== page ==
Life after Washington

For congressional fellows, veterinary medicine and public policy a perfect match
Published on June 01, 2004
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The 2003-2004 AVMA Congressional Science fellows have been busy influencing the work of the 108th Congress. Each of the three veterinarians is working in a congressional office where they lend their expertise in veterinary medicine on a variety of issues.

Dr. Michael Q. Bailey has been serving his fellowship in the office of Rep. Edward Markey of Massachusetts. A 14-term member of the House of Representatives, Markey sits on the Energy and Commerce, Resources, and Homeland Security committees.

Dr. Bailey, a diplomate of the American College of Veterinary Radiology, is a professor of veterinary clinical science and the director of diagnostic imaging at Tuskegee University School of Veterinary Medicine. While with the Massachusetts congressman, Dr. Bailey's primary responsibilities have been in health care and agricultural issues.

"(The veterinary profession) must be a strong member in forming public policy," Dr. Bailey said. "If we are not involved, we will be lost in a crowd of others who want to take our seat at the table. We in the profession have to realize that in many cases, the practice of medicine is public policy."

Dr. John A. Herrmann has been spending time away from his Freeport, Ill., practice to work in the office of Illinois Sen. Richard Durbin. This is Durbin's second term in the Senate, where he is a member of the Appropriations, Governmental Affairs, Judiciary, Rules and Administration, and Select Intelligence committees.

Dr. Herrmann holds a master's degree in public health and is a diplomate of the American College of Theriogenologists. This training and experience have prepared Dr. Herrmann to advise Durbin on a number of policy matters, including bovine spongiform encephalopathy, stem cell research, and long-term care for the elderly and infirm.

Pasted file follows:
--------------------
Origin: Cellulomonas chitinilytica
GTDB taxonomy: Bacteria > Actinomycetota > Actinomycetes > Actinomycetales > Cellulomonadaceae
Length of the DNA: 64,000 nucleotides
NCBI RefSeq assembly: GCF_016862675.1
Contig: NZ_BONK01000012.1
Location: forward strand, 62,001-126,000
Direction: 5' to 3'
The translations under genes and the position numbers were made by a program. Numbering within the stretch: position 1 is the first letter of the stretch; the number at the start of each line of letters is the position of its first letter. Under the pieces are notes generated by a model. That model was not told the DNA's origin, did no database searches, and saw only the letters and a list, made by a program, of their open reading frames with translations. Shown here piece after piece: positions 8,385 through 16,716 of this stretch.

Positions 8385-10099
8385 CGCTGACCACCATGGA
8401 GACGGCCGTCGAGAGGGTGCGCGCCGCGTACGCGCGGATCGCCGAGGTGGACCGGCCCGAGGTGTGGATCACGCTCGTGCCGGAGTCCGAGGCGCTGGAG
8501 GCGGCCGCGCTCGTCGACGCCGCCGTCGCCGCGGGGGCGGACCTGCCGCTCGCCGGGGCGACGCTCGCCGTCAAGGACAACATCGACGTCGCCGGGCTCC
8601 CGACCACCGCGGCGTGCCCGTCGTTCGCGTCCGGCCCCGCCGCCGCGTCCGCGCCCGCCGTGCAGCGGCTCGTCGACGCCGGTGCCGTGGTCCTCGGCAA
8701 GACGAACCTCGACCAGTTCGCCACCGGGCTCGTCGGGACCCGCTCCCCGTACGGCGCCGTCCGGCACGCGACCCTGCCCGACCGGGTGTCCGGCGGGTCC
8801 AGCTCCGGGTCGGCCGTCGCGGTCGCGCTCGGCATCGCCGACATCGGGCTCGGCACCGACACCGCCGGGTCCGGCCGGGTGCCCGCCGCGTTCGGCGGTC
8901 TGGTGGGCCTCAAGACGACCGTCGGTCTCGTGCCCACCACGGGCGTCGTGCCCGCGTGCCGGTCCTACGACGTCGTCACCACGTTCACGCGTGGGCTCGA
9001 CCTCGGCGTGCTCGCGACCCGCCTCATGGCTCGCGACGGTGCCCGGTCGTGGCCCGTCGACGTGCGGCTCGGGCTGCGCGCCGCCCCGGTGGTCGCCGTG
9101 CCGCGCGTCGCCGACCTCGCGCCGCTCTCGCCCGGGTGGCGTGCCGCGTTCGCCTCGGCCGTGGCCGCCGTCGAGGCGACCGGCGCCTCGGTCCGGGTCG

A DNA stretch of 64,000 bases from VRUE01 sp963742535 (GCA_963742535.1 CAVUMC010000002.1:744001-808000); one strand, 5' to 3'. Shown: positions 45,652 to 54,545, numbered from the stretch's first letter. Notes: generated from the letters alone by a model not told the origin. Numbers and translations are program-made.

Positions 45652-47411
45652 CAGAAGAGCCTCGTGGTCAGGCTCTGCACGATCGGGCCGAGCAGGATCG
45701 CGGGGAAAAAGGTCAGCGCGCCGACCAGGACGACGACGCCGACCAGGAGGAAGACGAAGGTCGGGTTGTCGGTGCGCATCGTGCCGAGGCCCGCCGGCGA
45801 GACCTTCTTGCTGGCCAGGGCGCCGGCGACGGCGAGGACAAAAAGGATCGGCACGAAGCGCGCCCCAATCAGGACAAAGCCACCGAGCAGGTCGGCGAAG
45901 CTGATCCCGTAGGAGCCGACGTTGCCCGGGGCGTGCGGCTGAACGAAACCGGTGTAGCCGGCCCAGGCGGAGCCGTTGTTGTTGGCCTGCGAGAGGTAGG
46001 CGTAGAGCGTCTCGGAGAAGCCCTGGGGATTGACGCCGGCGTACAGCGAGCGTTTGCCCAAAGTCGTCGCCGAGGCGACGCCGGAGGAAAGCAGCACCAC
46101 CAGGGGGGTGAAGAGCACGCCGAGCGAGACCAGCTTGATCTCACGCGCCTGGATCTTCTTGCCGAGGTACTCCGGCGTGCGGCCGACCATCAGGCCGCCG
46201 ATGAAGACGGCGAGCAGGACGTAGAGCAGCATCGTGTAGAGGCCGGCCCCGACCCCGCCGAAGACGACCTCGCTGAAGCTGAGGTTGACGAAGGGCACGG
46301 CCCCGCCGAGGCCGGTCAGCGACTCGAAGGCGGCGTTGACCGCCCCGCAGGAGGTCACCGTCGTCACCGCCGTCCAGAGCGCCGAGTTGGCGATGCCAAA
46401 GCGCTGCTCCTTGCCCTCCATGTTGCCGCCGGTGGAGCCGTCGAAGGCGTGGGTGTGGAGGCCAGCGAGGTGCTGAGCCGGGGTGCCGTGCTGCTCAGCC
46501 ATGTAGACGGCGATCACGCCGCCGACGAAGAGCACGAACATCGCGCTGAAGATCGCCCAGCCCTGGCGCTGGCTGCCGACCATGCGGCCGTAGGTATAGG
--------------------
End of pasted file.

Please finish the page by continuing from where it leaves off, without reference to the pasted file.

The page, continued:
"Veterinarians have so much to offer in policy development because of our broad-based understanding of medicine, public health, zoonoses, environmental determinants on health, and population medicine," Dr. Herrmann said.

"Even if I do not make a career change into a more policy-oriented position, I still can apply much of what I learned here in my practice, my community, and in organized veterinary medicine," he added.

Dr. Rebecca Walton resigned as executive director of Relief Veterinary Services Inc., in Springfield, Va., to serve in the office of Sen. Herbert Kohl of Wisconsin. Kohl is a third-term senator and sits on the Appropriations, Judiciary, and Special Aging committees.

Dr. Walton has earned master's degrees in public policy and science. She works on issues for the senator pertaining to tax reform, unemployment, health care, education/vocational training, trade, and currency.

"I do not believe most members of Congress, along with the general public, understand the full potential of veterinarians as an invaluable resource," Dr. Walton said. "However, I feel the responsibility for changing this perception rests on the field of veterinary medicine and veterinarians."

The Congressional Science Fellowship is a yearlong program commencing annually on Aug. 1 and ending July 31. As the current fellowship year approaches its end, the participants are looking ahead to life after Washington.

"One cannot imagine what it is like until you are here," Dr. Bailey said. "The fellowship has opened doors that may never be open again and would not have been opened without the fellowship."

About his plans after completing the fellowship, Dr. Herrmann observed, "I am open to new possibilities. However, at the present time, I plan to return to my private practice. I would like to continue on in a policy development position in public health, veterinary medicine, or industry."

"This fellowship," Dr. Walton said, "has greatly expanded my horizons. My wish is that new and different doors will open as I increase my expertise working on these various issues."

For information on the AVMA Congressional Science Fellowship Program, or to apply for the 2005-2006 program, contact Robert Hay, program and administrative coordinator, at the AVMA Governmental Relations Division, at (800) 321-1473, Ext. 3208, or rhayatavma [dot] org.